Pokeballs can be transported from one place to another, using special transporter machines. Professor Oak can transport Pokeballs to video phones, so that Ash can get the Pokemon he wants. As a trainer can only hold six Pokemon at a time, any additional Pokemon caught will automatically be transported to wherever the trainer got their Pokedex. So, if Ash catches a new Pokemon, the Pokeball disappears in mid-air!

Pokemon Centers can heal Pokemon in their Pokeballs just by putting them into a recharger (I think). This does not work for serious cases. Pokeballs are great for carrying large Pokemon around; they can be used to take a wild injured Pokemon to a Pokemon Center, for example. Pokemon Centers keep a great deal of Pokeballs with sick/recovering Pokemon, and they occasionally transport them from one Center to another, particularly in emergency cases.

Professor Ivy discovered a mysterious Pokeball that did not meet the usual attributes. It looked similar, but was gold-and-silver instead of red-and-white. It had "GS" engraved on it, and was called a GS (Gold Silver) Ball. This ball would not open no matter what, and it could not be teleported. Ash and his friends offered to take this ball to Professor Oak, so that he could try to solve its mystery. Ash got sidetracked on a long training journey, but kept the ball safe, occasionally wondering what it was and if there was anything inside it...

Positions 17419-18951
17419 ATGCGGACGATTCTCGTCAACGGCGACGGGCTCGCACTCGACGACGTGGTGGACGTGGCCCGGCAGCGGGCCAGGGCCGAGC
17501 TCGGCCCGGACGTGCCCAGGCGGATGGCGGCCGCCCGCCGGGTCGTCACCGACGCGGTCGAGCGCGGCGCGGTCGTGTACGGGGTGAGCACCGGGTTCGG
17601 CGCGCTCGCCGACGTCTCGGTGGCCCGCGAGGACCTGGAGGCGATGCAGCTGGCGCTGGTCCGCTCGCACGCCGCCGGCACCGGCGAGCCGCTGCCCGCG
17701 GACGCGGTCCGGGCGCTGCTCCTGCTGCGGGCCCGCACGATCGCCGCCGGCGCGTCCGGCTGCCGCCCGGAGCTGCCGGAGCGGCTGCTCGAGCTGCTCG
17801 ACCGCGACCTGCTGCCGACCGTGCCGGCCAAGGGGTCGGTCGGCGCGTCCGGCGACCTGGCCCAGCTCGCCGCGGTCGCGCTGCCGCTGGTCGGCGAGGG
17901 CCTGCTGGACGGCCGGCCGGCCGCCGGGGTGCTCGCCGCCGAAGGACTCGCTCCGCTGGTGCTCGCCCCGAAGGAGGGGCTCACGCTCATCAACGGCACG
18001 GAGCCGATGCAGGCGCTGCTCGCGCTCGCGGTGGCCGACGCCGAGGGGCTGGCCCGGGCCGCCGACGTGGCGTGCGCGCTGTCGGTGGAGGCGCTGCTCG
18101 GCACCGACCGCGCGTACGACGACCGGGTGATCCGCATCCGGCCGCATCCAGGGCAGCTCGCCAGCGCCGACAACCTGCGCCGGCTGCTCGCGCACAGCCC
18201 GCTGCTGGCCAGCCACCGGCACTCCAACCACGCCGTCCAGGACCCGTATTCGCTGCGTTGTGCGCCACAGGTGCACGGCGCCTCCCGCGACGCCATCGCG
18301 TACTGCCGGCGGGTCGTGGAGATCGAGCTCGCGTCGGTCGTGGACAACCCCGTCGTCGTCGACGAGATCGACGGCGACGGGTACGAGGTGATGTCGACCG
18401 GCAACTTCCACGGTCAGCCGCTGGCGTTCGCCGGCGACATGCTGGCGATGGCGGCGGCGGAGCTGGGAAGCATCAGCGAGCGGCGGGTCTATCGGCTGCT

There are seven types of Pokeball.

  • Normal Pokeball, as talked about before, red-and-white and unlabelled.

  • GS Ball, as discussed above.
  • Safariball, a green-and-white ball with a "S" label. Ash got a container of these for use in the Safari Zone only, and used them to effortlessly capture a lot of Tauros. They work the same as normal Pokeballs. They all went to Professor Oak.

  • Primitive Pokeball. This did not really have a name, but it was a mysterious dark device that had the power to suck people and Pokemon inside of it. It was controlled by a Gengar from Pokemopolis. These devices, unlike Pokeballs, could hold any organism and as many as it wanted.

  • Greatball, a purple-and-white ball with black stripes and a "G" label on the purple half.

  • Ultraball, a yellow-and-white ball with black sides and a "U" label on the yellow half.